February 28, 2016
Genesis 7:17-22, 2 Corinthians 4:7-12, Matthew 3:13-17
In Genesis we know “God remembered Noah.” God remembered God’s promise to Noah that the waters would subside, the earth be made clean, and all in the ark would live a renewed life. In 2 Corinthians, we are reminded, “But we have this treasure in clay jars.” Indeed, we are the clay jars and yet there is a promise in our clay jars, an extraordinary power, which belongs to God. And then with the words spoken in Matthew at Jesus’ baptism, “my beloved with whom I am well pleased,” this promise is fulfilled. Our scripture readings this morning are about promise.
To live with a promise is a beautiful way to live. Think of the five-year old on Christmas morning, who knows the promise of joy in the hours to come. Every moment is charged with anticipation. Think of the parents who see the emerging capacities in their child to know the world. Their hearts are filled with gratitude. To live with a promise is to live with expectation for its fulfillment. And, to live with a promise is to live with trust in the one who made the promise; it is, therefore, to live in relationship. To live with a promise is to live in the present moment with hope and joy for what is to be. The promise gives strength and it promotes a way of living that is not tied to touchable certainties, or countable facts. The promise suggests a new way of living. To live with a promise is to live beyond observable realities. To live with a promise is to live with faith. The promise is given and the response is faith.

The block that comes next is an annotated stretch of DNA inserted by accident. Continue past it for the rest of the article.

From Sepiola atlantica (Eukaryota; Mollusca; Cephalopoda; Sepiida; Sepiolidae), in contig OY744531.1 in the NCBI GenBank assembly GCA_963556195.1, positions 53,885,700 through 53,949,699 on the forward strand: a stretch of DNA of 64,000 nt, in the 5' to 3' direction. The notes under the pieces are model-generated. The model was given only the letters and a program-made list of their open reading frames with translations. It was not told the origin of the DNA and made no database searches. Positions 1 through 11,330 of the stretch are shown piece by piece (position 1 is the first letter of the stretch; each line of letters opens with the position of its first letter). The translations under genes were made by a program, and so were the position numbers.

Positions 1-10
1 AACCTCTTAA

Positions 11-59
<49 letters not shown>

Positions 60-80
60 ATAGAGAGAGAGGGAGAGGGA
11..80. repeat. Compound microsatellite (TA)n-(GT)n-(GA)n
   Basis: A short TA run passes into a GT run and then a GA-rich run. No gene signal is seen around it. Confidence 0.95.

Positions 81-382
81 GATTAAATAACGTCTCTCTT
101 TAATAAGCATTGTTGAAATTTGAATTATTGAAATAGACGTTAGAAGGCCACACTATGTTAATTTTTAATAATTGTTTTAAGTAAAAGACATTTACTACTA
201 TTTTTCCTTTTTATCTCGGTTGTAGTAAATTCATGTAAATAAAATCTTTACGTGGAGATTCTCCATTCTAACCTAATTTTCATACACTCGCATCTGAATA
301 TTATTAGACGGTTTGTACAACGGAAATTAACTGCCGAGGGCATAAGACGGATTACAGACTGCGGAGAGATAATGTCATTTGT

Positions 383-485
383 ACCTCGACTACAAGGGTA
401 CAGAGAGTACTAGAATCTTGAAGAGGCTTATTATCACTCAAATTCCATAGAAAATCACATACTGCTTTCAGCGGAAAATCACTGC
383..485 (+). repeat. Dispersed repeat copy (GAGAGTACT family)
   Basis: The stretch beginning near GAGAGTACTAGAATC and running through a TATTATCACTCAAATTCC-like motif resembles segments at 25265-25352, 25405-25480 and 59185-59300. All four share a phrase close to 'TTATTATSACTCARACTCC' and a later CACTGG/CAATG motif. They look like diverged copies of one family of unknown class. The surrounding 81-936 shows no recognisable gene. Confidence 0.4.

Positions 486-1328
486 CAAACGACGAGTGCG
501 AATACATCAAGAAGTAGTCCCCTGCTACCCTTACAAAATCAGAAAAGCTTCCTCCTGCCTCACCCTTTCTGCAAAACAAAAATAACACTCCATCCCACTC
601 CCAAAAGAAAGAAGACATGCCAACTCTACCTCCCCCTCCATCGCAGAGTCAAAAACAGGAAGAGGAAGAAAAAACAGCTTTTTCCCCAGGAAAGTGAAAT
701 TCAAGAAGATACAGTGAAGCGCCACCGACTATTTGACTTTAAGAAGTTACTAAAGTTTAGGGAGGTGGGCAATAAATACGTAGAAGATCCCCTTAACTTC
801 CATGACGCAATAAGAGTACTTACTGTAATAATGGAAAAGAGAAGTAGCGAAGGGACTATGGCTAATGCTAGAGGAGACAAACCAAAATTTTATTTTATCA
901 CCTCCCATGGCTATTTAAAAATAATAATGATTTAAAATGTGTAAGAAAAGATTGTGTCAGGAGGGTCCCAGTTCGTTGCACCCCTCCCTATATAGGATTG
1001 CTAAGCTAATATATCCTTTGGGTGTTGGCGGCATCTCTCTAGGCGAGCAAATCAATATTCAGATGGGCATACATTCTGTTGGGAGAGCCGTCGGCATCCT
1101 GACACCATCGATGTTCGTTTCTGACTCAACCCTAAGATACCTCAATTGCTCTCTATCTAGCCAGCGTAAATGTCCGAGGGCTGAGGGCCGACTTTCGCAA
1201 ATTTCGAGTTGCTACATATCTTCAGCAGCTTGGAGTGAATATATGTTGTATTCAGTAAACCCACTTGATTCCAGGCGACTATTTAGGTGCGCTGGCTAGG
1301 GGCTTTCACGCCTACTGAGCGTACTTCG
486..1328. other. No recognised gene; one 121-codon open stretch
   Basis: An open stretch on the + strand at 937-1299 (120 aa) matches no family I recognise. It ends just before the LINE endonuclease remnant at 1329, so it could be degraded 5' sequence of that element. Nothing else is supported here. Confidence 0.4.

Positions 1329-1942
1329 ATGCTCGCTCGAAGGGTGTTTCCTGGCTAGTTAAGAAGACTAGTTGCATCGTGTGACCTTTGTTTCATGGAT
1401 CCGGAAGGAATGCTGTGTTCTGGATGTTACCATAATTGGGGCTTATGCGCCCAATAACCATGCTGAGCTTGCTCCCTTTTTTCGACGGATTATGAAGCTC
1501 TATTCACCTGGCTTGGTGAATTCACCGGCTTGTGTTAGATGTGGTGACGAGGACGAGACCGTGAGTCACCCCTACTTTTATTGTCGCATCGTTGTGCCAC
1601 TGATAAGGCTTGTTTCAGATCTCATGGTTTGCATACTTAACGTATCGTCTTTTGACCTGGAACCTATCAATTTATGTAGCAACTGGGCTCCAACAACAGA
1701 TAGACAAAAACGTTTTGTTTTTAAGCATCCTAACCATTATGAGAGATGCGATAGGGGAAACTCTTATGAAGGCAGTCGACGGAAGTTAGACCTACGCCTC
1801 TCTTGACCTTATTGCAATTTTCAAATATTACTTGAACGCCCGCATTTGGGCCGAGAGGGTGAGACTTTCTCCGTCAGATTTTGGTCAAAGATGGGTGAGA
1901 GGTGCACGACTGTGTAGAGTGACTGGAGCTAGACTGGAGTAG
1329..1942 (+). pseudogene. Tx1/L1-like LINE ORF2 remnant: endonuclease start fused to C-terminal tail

Today we will celebrate the baptism of Caroline McMahan Farmer, and we will give thanks for the promise that is in her baptism. We will give thanks for the hope and joy, for the relationship, for the new way of life that is the promise of her baptism. And, in turn, we offer our support as a church community to nurture Caroline’s response and the response of her parents, which is faith in the promise that is given.
Today is about the promise.
So, let me be clear. God gives us a promise through baptism and baptism is also our acknowledgement of that promise. Baptism is one of the two sacraments in the Protestant Church along with Communion. As sacraments, baptism and communion are visible and outward signs of God’s Grace in our lives and they are also our response. In the sacraments we know God’s grace and we respond with gratitude. In baptism, we know God’s grace physically through the touch of water and visibly through the community of the church.
What, then, is the content of this promise? What does baptism mean? In baptism we hear the invitation for who we are meant to be. Like Jesus, we are told we are God’s beloved with whom God is well pleased. We are God’s own children. God loves us beyond all human comprehension just as we are. We need be nothing more, and nothing less. We are valued for being God’s creation. We are valued for being ourselves. This is the message of baptism. It is a message that gives us permission to be human beings. It is a message of acceptance. But it is also a message to heed our calling as God’s children. Baptism, then, is a sacrament of Christian vocation to know our identity, to know we are related to the almighty God. In this sacrament, God’s Grace moves upon us that we might bring to our daily lives the assurance of our relationship to God, and because of this awareness we are brought into the fullness of life. This is baptism. Be who you are because you are God’s beloved creation. God made you, God loves you, and God gives you purpose. This is baptism.